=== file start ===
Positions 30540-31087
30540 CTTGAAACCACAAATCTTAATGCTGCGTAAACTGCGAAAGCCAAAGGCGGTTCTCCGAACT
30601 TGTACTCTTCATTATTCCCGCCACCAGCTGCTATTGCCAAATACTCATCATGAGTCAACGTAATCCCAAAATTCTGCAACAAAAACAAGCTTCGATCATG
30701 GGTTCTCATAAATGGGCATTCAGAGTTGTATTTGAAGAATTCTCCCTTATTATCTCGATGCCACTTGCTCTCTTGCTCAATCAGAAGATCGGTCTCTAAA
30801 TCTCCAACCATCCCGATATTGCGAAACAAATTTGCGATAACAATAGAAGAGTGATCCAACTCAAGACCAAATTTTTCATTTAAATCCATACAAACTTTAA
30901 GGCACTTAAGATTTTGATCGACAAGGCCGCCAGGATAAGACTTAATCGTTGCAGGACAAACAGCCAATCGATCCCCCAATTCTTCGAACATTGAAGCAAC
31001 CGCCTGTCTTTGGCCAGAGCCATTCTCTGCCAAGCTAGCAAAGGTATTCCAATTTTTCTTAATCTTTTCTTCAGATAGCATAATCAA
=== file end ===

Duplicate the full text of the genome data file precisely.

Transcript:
Positions 30540-31087
30540 CTTGAAACCACAAATCTTAATGCTGCGTAAACTGCGAAAGCCAAAGGCGGTTCTCCGAACT
30601 TGTACTCTTCATTATTCCCGCCACCAGCTGCTATTGCCAAATACTCATCATGAGTCAACGTAATCCCAAAATTCTGCAACAAAAACAAGCTTCGATCATG
30701 GGTTCTCATAAATGGGCATTCAGAGTTGTATTTGAAGAATTCTCCCTTATTATCTCGATGCCACTTGCTCTCTTGCTCAATCAGAAGATCGGTCTCTAAA
30801 TCTCCAACCATCCCGATATTGCGAAACAAATTTGCGATAACAATAGAAGAGTGATCCAACTCAAGACCAAATTTTTCATTTAAATCCATACAAACTTTAA
30901 GGCACTTAAGATTTTGATCGACAAGGCCGCCAGGATAAGACTTAATCGTTGCAGGACAAACAGCCAATCGATCCCCCAATTCTTCGAACATTGAAGCAAC
31001 CGCCTGTCTTTGGCCAGAGCCATTCTCTGCCAAGCTAGCAAAGGTATTCCAATTTTTCTTAATCTTTTCTTCAGATAGCATAATCAA